Charlotte football coach Brad Lambert isn’t sure what to expect when he steps inside Kansas State’s stadium later this week.
He knows that may sound silly, considering he grew up in Hoxie and played defensive back for the Wildcats in the 1980s, but it’s true. K-State football has changed so much since his college days that he’s not sure he will recognize the place, even though it’s his alma mater.
“I haven’t been back there in so long for a game,” Lambert said in a phone interview. “It’s crazy how long it has been. I toured some of the facilities maybe 10 years ago, but that’s it. All I have to go by is what I see on TV and what our defensive coordinator, Matt Wallerstedt (a former K-State player and coach) tells us. He gave us an idea on the atmosphere. He said we are going to be surprised by how loud it is and how much the crowd gets into it. I am excited to see it.”
The gameday environment will be dramatically different from what Lambert remembers. When he suited up for K-State, from 1984-87, Lambert didn’t play in front of many rowdy home crowds. He played in front of many empty seats during the Jim Dickey era, before Bill Snyder arrived in 1989 and built the successful winner fans support today.
Premium content for only $0.99
For the most comprehensive local coverage, subscribe today.
His favorite memories include an interception against Vanderbilt in his first game as a freshman and the positive vibes that lingered from K-State’s first bowl trip in 1982. But the Wildcats only won six games while he was in school.
When he leads the 49ers onto the field at 11 a.m. on Saturday, it won’t be a trip down memory lane.
“It’s phenomenal to see what has transpired,” Lambert said. “It is a little different for me, because I was there before (Snyder) and I know how bad it really was. The job he has done is just phenomenal. It’s possibly the best coaching job anyone has done in college football, based on what they have done and how consistently they have done it. They have won for a long time.”
This will be a homecoming game of sorts for several members of the Charlotte coaching staff.
K-State will also be a familiar setting for Wallerstedt, a former Wildcats linebacker who went on to coach for the school under Ron Prince, and Charlotte director of football operations Trevor Lambert (Brad’s nephew). Trevor worked under Snyder as an equipment manager before graduating from K-State in 2008.
It is a fun connection for them to discuss before the game begins. They all have family from nearby towns coming to the game.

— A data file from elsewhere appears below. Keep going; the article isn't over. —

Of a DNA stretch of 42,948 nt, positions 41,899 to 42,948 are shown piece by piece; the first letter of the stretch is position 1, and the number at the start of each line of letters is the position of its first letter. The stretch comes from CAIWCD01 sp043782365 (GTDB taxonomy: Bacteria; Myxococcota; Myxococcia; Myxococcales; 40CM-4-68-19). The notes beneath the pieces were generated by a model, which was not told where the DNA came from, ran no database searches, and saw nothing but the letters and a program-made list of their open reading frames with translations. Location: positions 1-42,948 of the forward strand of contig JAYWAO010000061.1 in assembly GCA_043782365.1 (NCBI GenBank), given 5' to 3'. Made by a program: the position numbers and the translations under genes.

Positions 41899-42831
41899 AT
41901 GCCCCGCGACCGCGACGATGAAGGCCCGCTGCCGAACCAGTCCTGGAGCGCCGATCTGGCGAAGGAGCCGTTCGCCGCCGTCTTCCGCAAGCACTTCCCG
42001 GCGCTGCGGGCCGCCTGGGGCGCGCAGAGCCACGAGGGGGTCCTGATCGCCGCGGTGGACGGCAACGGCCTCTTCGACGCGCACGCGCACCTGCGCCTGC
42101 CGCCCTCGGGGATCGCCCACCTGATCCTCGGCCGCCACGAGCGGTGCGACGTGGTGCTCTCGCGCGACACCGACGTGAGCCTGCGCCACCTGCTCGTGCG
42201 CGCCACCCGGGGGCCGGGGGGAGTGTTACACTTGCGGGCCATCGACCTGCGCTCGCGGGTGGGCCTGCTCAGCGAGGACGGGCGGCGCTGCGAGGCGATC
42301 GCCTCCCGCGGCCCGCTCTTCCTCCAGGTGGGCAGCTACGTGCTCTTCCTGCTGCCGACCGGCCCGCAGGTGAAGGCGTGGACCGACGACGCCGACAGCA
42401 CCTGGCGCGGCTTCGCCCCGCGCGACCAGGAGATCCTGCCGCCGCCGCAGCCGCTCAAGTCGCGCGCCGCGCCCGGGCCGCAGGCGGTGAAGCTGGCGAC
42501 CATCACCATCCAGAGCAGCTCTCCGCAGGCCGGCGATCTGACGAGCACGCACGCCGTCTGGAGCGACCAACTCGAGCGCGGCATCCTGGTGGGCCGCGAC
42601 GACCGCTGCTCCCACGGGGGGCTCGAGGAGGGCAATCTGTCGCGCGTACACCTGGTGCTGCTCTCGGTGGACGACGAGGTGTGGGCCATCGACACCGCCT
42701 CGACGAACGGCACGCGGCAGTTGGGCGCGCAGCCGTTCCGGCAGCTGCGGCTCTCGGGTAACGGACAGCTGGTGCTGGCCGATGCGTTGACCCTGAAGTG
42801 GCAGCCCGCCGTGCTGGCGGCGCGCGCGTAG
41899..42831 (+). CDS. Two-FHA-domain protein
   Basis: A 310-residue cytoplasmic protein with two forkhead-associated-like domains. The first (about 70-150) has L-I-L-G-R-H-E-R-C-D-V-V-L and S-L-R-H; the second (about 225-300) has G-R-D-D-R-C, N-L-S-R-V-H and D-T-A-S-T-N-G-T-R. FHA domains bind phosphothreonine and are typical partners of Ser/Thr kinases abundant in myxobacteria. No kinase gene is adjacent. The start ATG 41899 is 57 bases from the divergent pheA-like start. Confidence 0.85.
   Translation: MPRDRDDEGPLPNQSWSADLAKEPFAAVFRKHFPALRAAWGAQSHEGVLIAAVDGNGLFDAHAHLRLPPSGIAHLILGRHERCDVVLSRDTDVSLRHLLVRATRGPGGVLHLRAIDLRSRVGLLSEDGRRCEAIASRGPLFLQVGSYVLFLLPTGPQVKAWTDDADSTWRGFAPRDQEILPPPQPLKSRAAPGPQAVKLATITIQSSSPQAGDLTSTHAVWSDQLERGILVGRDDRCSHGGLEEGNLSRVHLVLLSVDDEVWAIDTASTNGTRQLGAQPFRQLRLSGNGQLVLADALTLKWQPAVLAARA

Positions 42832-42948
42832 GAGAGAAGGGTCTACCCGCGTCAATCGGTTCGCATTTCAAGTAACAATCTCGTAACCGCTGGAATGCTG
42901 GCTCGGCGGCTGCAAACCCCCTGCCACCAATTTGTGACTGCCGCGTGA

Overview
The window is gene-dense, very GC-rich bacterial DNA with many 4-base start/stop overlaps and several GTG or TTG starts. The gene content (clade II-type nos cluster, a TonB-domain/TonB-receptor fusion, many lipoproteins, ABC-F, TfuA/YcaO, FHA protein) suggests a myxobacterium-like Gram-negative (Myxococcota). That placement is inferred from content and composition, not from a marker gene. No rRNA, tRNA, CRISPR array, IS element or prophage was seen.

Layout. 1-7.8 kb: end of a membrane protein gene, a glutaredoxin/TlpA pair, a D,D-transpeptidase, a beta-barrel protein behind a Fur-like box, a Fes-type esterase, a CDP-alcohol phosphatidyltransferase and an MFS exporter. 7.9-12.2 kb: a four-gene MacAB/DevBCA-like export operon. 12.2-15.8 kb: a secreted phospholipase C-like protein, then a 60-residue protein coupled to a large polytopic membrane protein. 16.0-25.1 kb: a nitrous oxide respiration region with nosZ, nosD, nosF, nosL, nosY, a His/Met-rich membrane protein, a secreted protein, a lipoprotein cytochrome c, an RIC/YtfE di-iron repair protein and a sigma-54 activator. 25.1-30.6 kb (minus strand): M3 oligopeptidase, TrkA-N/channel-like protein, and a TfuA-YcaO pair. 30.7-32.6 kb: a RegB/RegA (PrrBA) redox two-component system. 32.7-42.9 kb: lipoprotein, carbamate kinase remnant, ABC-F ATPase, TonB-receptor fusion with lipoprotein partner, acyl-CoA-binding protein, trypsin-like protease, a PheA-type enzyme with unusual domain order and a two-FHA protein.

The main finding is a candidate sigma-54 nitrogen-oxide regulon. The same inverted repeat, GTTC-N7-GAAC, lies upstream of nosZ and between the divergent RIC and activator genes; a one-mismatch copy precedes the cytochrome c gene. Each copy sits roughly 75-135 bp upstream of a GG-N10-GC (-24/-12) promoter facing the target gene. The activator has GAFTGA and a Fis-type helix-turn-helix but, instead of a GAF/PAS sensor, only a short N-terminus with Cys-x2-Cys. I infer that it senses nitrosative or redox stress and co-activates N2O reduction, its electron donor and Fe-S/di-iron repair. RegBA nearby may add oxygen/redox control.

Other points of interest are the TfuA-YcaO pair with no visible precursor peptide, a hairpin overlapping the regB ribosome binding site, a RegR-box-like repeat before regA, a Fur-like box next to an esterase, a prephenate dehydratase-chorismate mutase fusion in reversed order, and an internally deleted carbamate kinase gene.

Still, they realize things might not be so cheerful once kickoff arrives.
“I don’t think they give anyone a warm welcome,” Lambert said. “That’s the way it’s supposed to be. I’m looking forward to everything about the game, except for the team we have to play. They have a top 20 team for a reason. They have got great coaches, great players and they looked great in their first game. Hopefully we play well and put ourselves in a position to win, but it’s going to be a tough chore.”
Charlotte remains an infant program in the college football world. It played its first game in 2013 as a FCS independent and later moved up to the FBS level in order to join Conference USA. Lambert is the only coach in team history. His record is 16-31.
The job comes with lots of challenges, but Lambert loves it. There is something special about building a program from the ground up, and he thinks the 49ers have a good foundation in place.
So does Snyder.
“I have great respect for what they have done, and, as much as anything, how they have done it,” Snyder said. “They have all the appropriate thoughts in mind. I don’t know much about their program. We haven’t competed against them before. But I know the three (K-State) coaches that are there. They are good people, and they have an excellent feel for the game.”
Lambert hesitated to schedule K-State when former athletic director John Currie suggested the game a few years ago, telling him that “I like Manhattan, but I don’t want to go back that bad.”
But as time went on and he saw his players win some games, he agreed.
Charlotte is coming off a 24-7 loss to Eastern Michigan and enters this game as a 35.5-point underdog. Still, the 49ers are thinking upset. That would make it a truly special trip home for Lambert.
“It’s going to be a tough challenge, but it’s also going to be a great game for our team,” Lambert said. “We are looking forward to it.”
Kellis Robinett: @kellisrobinett